But Bishop also questioned the progress PNG had made on two important UN Millennium Development Goals, maternal health and infant mortality. Violence against women is a huge concern and PNG sits at 156 on the UN Human Development Index.
Joseph is CEO of export business, SA-BEAN International, and brings an in-depth knowledge of the people, the main language and the culture of PNG to her business. She also has an intense sense of corporate social responsibility something she maintains is essential in developing her company’s brand of Kenta Arabica Coffee to export to premium coffee markets around the world.
“Sustainable development and increasing gender equality within communities is a big focus for my work in Papua New Guinea together with local companies who I work with,” she says. “Focus on empowering women into higher levels of influence within business and community is a priority for Papua New Guinea.”
Encouragingly, she sees a higher level of support from banking sectors to allow women to have access to micro-financing options especially in the agricultural sector.
Papua New Guinea’s boom phase for resource extraction has quickly lead to increased export levels to worldwide markets but although the agricultural sector has been the traditional mainstay of economic growth, from Joseph’s perspective it has now taken a backseat due to increased focus and demand from the mining sector.
“My main focus is to attract investment into agriculture in particular coffee in Papua New Guinea,” she says. “We currently manage over 150 coffee farmers and are looking to double our database of farmers in the next year.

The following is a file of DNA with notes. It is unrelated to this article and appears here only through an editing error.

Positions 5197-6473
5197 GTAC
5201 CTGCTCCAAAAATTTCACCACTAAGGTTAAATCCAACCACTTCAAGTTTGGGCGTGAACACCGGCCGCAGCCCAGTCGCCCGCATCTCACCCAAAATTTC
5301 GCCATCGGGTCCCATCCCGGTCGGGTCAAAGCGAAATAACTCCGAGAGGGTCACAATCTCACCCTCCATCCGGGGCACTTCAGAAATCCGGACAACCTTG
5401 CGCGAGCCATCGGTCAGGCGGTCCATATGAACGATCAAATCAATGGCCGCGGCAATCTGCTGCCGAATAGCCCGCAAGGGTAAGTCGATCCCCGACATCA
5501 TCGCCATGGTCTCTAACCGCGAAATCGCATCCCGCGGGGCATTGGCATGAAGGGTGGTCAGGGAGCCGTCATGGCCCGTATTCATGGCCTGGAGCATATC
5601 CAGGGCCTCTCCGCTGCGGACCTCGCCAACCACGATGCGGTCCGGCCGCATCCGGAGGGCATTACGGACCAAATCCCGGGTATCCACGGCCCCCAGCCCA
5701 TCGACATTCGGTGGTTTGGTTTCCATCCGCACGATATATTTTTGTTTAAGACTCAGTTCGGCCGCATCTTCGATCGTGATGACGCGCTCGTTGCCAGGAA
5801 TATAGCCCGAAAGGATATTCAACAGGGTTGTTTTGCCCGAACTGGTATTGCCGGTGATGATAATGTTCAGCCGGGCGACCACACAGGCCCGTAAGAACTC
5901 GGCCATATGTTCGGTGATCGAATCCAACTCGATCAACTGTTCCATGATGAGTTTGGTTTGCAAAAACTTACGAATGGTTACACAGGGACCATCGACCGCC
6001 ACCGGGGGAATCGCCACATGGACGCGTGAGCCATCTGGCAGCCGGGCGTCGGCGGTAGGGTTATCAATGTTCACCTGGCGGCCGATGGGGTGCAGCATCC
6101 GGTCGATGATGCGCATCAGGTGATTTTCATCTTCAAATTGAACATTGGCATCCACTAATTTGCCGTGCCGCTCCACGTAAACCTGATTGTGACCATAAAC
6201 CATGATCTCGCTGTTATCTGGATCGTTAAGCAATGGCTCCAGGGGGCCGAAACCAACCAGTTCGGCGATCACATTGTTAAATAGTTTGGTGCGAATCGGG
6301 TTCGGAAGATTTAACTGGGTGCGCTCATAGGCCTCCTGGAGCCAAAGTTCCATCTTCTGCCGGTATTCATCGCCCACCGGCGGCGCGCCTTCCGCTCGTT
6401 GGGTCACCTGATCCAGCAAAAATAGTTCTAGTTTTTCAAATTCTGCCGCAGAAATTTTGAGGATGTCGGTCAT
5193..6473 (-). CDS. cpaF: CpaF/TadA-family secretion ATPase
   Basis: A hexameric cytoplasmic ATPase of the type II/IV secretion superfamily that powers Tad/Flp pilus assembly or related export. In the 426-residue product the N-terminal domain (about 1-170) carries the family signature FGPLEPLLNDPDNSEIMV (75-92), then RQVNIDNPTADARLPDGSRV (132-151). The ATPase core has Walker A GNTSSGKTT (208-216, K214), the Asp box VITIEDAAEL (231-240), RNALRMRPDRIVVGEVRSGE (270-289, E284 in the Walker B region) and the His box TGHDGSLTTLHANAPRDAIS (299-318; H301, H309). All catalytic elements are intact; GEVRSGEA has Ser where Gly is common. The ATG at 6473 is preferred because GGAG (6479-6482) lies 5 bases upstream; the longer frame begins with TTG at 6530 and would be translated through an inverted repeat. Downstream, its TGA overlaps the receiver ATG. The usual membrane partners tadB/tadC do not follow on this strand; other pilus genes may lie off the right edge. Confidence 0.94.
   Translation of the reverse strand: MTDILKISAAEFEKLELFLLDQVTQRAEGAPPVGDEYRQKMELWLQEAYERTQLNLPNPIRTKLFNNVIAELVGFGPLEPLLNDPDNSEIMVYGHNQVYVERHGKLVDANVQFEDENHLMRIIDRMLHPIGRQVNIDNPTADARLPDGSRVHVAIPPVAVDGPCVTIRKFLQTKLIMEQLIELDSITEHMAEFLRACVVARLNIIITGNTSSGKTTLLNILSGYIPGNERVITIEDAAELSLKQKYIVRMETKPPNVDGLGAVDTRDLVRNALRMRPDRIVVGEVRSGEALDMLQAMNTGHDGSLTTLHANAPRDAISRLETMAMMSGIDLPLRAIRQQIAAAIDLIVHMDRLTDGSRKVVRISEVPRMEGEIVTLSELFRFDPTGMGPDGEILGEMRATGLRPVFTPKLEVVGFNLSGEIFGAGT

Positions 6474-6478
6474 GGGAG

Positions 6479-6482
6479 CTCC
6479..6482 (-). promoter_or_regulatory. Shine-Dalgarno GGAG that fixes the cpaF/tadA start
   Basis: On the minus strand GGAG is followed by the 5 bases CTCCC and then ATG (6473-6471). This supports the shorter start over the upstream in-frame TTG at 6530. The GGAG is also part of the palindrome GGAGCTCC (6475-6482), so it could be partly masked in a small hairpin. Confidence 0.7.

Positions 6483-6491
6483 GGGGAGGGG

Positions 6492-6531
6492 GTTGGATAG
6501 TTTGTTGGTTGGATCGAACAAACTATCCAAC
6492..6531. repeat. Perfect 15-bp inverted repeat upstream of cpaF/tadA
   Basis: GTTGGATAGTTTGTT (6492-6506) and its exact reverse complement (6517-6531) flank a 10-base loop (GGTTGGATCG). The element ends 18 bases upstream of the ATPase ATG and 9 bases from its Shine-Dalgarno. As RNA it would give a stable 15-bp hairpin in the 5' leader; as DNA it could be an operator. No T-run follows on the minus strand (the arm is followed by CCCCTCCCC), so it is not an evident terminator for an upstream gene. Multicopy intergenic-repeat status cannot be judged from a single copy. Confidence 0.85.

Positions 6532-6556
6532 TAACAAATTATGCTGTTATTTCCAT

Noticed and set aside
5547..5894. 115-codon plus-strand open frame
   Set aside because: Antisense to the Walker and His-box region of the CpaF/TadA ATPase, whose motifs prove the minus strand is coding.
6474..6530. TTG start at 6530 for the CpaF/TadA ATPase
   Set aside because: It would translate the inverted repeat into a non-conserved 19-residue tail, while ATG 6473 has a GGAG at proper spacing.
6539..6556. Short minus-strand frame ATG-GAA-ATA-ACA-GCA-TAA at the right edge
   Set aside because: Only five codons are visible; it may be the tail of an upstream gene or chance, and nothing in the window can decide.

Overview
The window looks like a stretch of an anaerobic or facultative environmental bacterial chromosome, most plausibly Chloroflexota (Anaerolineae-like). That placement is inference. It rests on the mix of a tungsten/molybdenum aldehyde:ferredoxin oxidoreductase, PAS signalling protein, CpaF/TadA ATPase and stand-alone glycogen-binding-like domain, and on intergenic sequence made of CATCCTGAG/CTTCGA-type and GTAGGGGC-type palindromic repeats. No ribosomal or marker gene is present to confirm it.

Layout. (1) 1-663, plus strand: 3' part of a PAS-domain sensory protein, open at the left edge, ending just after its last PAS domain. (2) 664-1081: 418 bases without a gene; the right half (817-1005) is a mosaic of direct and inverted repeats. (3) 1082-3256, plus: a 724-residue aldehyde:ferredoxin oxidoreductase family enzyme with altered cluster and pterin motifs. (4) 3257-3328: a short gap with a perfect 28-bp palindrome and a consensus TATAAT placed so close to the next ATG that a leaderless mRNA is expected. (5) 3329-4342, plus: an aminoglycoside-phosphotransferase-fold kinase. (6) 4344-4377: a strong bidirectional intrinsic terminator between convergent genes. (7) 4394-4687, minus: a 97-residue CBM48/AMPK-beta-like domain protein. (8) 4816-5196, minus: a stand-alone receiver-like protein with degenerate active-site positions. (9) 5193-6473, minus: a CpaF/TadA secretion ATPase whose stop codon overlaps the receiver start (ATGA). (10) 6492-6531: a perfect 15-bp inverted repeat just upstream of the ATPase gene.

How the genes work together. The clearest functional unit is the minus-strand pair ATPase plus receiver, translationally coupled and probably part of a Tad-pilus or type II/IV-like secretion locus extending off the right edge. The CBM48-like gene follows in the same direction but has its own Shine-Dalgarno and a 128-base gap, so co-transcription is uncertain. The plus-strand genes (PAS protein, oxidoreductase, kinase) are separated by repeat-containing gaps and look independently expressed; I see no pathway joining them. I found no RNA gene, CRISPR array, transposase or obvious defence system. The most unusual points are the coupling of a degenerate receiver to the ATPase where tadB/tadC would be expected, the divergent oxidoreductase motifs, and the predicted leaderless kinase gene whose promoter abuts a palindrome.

“We assist farmers with agricultural advice and other extension services in their communities. Farmers hold shares in the company and receive a percentage of profits from coffee export,” she says. (SA-BEAN International currently exports coffee to Germany, California and small parts to Australia.)
“We have already built a Health Clinic in the Kenta Village in the Highlands and want to improve local infrastructure in the communities such as schools, roads and other services which allow farmers and their communities a better standard of living.”
Remarkably, the coffee business is relatively new to her. Joseph was a secondary school teacher in remote parts of Australia for the past 13 years. She decided to make the switch to business 18 months ago to continue her deep connection with PNG and completed several short courses where she learnt about shipping and export logistics.
Her company’s strategic partnership with Rainforest Alliance, an international organisation that promotes sustainable communities through agriculture and ensures standards for biodiversity, provides the social responsibility arm to her business ensuring that while doing business in PNG Joseph is also genuinely giving back to the communities.
“We have started to introduce solar panels to the farmers and eventually I would love to be involved and see the building of a fully sustainable coffee facility in Papua New Guinea in the near future,” she says.
“But I’ve learnt that doing business in PNG takes a lot of time and the most important thing is to build the relationship with your customers, you really need to earn their trust and that takes time, I’m lucky because I have contacts on the ground, I know the culture and I speak the main language. In saying this…I know that it is an ever evolving journey and I feel thankful for being able to do business in such a beautiful part of the world, with amazing people and a cause that is close to my heart.”